Pushing back against these “shut up and calculate” fashions of the time, Bell decided to pull on the loose thread that Einstein had first snagged. In 1964 he demonstrated that any attempt to supplement the standard quantum formalism with a system based on “hidden variables” yields a theory that inevitably makes predictions that are incompatible with those of standard quantum mechanics (Physics 1 195). He summarized this incompatibility in a “no-go” theorem and a numerical inequality, which became known as Bell’s inequality.
These constraints arise if we assume the particles to be physically separable (so-called “Einstein-separable” or “locally real”) and then seek to establish a causal relation between their properties. The standard formalism is more generous and less restrictive: it doesn’t care how we think reality ought to be organized and predicts results that violate Bell’s inequality. Bell’s theorem states that “If the [hidden variable] extension is local it will not agree with quantum mechanics, and if it agrees with quantum mechanics it will not be local.”
The conclusion is inescapable. Supposing that the entangled particles possess fixed properties all along simply doesn’t work. If we assume this then our predictions conflict with those of standard quantum mechanics. Bell had provided a direct experimental test. Experiments reported in 1982 by Alain Aspect and his colleagues at the University of Paris confirmed beyond reasonable doubt the violation of Bell’s inequality, as had previously been indicated in other earlier tests (Phys. Rev. Lett. 49 91). The standard formalism, with all its casual indifference and inscrutability, is unambiguously correct. Some “loopholes” remained, but the results were a heavy blow to those who had hoped that local hidden variables would offer an easy way out.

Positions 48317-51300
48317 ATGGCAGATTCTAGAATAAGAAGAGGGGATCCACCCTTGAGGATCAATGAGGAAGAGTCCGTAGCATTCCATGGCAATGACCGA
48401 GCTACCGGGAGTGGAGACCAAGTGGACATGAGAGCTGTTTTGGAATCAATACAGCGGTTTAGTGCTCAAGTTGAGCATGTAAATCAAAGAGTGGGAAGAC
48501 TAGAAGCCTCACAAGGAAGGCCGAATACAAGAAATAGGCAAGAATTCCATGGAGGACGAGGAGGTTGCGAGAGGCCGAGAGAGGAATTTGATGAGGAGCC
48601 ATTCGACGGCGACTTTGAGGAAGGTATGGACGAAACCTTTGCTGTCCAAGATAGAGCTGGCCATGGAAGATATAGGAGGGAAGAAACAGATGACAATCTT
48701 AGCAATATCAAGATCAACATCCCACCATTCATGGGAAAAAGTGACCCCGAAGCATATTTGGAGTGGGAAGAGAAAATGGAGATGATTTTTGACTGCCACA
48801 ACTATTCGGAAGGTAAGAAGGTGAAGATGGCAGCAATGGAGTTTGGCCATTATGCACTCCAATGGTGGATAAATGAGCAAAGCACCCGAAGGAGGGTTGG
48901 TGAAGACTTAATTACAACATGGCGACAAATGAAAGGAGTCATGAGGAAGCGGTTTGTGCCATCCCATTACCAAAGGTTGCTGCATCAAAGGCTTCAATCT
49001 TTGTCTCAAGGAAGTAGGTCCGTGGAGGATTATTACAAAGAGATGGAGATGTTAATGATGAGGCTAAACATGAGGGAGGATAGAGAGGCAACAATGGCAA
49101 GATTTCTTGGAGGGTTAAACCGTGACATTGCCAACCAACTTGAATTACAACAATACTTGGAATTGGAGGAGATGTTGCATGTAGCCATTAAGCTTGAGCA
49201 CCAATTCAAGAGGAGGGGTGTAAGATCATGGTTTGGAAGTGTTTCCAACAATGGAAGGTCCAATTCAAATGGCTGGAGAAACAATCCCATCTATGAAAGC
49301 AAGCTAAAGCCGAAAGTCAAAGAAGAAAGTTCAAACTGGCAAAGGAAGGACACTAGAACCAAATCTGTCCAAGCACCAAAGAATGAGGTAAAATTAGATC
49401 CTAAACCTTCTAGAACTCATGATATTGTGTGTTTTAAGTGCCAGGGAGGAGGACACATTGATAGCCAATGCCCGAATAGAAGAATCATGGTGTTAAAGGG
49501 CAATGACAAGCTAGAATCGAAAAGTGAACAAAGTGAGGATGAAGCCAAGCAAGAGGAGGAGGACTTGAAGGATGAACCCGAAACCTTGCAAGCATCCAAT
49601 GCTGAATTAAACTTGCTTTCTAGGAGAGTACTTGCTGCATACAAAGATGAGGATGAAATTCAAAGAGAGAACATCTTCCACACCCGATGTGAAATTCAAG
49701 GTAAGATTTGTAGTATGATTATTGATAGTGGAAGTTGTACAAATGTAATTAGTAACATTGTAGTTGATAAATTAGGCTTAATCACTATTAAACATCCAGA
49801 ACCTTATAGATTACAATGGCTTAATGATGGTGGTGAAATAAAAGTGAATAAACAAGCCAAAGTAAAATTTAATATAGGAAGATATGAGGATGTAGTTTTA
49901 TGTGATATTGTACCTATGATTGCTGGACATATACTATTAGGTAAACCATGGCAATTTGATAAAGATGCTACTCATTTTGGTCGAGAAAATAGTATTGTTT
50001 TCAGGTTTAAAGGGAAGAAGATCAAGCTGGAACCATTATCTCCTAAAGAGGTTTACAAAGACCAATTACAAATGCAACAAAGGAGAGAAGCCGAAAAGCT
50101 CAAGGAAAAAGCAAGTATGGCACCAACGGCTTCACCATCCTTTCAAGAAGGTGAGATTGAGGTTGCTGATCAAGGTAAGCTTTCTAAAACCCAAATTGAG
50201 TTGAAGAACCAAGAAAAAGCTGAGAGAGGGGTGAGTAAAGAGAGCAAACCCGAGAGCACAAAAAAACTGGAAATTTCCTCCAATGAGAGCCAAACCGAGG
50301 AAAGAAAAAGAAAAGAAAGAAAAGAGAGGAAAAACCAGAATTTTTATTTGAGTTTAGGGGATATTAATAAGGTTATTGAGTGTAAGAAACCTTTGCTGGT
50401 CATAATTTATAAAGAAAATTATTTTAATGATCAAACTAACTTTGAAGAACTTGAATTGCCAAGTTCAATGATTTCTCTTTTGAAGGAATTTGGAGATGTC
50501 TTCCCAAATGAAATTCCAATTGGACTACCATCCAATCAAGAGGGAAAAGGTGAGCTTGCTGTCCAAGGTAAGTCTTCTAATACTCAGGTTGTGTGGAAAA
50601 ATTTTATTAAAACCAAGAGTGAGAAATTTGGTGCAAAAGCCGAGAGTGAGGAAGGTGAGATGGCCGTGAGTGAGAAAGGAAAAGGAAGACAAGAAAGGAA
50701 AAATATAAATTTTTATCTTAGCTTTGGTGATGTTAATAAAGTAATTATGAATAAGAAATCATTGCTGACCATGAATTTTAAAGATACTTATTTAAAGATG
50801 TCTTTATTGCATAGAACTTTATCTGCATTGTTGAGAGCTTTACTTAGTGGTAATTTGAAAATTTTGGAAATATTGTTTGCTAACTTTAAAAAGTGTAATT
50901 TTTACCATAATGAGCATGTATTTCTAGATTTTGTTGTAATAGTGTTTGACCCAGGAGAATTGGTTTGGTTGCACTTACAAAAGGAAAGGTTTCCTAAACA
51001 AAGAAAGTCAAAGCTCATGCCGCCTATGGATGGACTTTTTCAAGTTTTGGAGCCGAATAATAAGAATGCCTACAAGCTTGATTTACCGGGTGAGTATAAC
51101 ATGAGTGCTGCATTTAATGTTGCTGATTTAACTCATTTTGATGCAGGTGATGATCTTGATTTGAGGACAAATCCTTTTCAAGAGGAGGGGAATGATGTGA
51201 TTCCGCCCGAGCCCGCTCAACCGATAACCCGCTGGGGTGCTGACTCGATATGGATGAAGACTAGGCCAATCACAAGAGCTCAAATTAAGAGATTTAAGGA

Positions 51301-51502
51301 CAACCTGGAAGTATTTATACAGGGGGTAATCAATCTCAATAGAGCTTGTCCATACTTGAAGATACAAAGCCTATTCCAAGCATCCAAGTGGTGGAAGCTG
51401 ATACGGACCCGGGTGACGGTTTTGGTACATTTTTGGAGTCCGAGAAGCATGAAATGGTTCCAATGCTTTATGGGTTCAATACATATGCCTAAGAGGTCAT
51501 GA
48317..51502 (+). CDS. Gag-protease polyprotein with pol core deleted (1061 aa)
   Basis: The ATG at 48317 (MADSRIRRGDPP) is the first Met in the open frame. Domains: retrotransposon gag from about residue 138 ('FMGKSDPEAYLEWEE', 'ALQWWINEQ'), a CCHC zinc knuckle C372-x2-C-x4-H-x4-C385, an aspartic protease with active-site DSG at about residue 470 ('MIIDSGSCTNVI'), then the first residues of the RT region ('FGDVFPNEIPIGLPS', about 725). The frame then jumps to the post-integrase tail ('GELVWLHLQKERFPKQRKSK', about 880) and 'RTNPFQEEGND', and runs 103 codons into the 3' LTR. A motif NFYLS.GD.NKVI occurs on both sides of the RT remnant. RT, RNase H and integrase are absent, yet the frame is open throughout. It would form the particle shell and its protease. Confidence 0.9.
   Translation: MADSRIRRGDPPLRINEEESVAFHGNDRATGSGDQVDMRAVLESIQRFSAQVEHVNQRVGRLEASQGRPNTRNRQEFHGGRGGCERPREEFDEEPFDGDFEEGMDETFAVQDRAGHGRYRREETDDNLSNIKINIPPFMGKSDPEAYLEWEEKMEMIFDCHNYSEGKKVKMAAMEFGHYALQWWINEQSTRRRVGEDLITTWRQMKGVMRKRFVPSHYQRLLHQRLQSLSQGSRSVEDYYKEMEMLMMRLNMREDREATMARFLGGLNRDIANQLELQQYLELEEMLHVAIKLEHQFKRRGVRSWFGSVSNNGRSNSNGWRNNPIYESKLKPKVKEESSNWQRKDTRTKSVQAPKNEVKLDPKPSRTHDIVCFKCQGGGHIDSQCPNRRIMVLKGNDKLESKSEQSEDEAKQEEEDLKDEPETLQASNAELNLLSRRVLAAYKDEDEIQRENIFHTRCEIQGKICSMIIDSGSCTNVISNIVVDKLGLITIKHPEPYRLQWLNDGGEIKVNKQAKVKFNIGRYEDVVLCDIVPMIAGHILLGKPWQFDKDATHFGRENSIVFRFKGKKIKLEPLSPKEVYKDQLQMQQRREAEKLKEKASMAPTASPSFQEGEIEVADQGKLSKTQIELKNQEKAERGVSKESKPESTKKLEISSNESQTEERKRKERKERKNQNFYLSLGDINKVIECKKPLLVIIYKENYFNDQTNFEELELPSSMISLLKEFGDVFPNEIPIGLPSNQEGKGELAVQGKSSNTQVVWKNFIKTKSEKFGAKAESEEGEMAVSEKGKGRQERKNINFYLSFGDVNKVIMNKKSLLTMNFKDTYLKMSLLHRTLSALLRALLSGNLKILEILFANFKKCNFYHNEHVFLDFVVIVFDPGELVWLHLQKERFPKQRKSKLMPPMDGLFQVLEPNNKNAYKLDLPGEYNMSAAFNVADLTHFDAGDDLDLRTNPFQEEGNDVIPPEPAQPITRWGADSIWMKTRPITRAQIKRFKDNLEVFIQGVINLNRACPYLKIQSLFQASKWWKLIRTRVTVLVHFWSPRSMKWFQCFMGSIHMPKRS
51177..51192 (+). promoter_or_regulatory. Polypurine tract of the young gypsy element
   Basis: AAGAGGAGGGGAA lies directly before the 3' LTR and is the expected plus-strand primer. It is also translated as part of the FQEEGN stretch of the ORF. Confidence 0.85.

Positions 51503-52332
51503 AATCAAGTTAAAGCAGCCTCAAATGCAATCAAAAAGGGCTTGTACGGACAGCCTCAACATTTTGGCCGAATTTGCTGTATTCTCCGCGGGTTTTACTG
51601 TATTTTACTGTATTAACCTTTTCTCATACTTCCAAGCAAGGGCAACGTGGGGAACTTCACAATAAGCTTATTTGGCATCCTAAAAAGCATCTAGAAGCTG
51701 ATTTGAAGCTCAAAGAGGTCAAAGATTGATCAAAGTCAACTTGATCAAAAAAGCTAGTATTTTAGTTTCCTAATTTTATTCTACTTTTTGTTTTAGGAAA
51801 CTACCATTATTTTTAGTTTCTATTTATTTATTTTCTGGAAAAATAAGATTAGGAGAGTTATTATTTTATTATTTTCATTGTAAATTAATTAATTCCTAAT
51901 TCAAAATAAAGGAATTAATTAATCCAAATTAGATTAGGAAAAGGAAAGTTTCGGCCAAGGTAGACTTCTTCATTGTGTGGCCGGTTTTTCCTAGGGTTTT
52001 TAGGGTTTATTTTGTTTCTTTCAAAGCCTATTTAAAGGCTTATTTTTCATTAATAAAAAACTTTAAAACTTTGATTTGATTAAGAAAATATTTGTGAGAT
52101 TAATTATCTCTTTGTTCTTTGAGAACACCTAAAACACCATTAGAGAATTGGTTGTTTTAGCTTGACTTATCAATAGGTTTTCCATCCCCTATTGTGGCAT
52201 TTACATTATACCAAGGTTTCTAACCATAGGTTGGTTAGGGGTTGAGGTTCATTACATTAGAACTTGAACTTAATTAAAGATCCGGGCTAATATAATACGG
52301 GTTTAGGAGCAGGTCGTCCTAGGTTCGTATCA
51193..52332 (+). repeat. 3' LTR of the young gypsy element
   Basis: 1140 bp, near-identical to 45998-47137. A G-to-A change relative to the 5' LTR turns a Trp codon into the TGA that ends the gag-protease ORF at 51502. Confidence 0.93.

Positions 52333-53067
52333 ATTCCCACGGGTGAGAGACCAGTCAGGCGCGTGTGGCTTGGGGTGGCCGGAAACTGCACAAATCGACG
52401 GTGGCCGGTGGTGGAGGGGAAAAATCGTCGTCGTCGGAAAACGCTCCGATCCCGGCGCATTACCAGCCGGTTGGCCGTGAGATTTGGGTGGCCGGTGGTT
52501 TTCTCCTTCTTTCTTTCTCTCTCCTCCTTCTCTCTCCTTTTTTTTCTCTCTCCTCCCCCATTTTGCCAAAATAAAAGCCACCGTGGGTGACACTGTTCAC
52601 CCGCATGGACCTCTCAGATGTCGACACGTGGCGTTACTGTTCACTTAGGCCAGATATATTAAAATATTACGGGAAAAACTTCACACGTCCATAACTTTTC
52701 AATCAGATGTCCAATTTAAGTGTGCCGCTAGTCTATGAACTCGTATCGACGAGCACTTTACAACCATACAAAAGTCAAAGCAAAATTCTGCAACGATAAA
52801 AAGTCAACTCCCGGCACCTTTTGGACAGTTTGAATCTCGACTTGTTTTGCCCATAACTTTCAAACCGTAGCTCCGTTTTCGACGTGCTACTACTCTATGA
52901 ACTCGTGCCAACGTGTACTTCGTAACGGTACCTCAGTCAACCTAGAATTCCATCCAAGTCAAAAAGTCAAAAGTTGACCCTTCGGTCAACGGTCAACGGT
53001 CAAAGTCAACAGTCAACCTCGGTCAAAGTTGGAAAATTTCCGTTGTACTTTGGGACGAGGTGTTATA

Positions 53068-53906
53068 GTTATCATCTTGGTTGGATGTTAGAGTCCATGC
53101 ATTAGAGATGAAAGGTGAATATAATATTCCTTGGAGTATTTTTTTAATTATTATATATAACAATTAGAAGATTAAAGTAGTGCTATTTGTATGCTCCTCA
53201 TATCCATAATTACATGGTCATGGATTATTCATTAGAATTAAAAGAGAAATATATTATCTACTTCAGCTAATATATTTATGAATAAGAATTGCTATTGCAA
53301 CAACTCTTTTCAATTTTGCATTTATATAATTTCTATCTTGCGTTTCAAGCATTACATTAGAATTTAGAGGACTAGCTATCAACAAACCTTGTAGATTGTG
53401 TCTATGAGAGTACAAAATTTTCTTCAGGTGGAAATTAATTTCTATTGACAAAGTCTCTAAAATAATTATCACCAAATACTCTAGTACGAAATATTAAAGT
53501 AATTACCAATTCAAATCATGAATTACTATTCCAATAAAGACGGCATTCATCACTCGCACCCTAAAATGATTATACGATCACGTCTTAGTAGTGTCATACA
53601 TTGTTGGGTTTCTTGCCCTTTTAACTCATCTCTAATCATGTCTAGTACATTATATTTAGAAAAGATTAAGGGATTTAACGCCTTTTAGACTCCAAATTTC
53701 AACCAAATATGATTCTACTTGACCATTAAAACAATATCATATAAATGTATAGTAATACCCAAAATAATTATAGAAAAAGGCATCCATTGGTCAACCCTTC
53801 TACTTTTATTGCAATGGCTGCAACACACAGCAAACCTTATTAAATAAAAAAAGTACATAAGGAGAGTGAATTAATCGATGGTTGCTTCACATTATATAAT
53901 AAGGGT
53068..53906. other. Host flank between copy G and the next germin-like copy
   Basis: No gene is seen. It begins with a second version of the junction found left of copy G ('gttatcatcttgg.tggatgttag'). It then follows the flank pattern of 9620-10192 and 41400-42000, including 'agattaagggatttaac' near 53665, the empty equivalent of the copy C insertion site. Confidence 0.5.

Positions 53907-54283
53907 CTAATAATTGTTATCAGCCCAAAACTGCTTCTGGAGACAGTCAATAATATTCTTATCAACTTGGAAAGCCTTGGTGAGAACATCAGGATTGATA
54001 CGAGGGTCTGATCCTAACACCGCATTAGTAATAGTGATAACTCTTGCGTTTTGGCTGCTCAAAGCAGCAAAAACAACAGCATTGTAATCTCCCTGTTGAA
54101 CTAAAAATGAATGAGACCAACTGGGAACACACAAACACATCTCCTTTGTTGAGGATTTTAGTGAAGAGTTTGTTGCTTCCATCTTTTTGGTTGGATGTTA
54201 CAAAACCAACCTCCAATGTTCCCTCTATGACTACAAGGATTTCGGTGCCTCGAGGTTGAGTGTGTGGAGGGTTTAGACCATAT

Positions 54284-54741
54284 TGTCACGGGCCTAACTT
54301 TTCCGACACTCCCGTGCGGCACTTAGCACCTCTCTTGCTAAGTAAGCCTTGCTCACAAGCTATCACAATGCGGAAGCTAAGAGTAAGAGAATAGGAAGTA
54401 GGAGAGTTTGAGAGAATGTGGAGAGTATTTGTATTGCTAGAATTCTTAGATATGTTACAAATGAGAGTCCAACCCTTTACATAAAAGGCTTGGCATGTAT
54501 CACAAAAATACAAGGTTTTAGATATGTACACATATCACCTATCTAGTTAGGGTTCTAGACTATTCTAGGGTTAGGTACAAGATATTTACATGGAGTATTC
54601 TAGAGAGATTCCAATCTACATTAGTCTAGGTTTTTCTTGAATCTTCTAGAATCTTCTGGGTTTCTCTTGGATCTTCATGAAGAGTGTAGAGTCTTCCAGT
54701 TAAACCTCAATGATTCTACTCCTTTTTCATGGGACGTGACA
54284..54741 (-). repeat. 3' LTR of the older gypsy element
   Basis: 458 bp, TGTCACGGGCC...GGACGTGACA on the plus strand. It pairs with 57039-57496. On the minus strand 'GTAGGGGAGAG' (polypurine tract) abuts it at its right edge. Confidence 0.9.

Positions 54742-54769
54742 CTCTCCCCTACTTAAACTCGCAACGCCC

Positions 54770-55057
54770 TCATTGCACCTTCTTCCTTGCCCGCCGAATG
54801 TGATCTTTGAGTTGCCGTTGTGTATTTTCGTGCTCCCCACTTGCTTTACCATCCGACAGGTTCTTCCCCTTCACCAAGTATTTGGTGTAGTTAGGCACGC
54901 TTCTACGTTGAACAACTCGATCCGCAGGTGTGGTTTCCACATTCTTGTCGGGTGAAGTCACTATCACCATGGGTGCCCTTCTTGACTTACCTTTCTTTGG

In the rather fraught 100-year history of the search for meaning in quantum mechanics, the early 1980s through to the early 1990s was a period of sober reflection. In an interview for a BBC Radio 3 documentary broadcast in May 1984, Bell hoped that the Aspect experiments were not the end. “I think that the probing of what quantum mechanics means must continue,” he said, “and in fact it will continue, whether we agree or not that it is worth while, because many people are sufficiently fascinated and perturbed by this that it will go on.”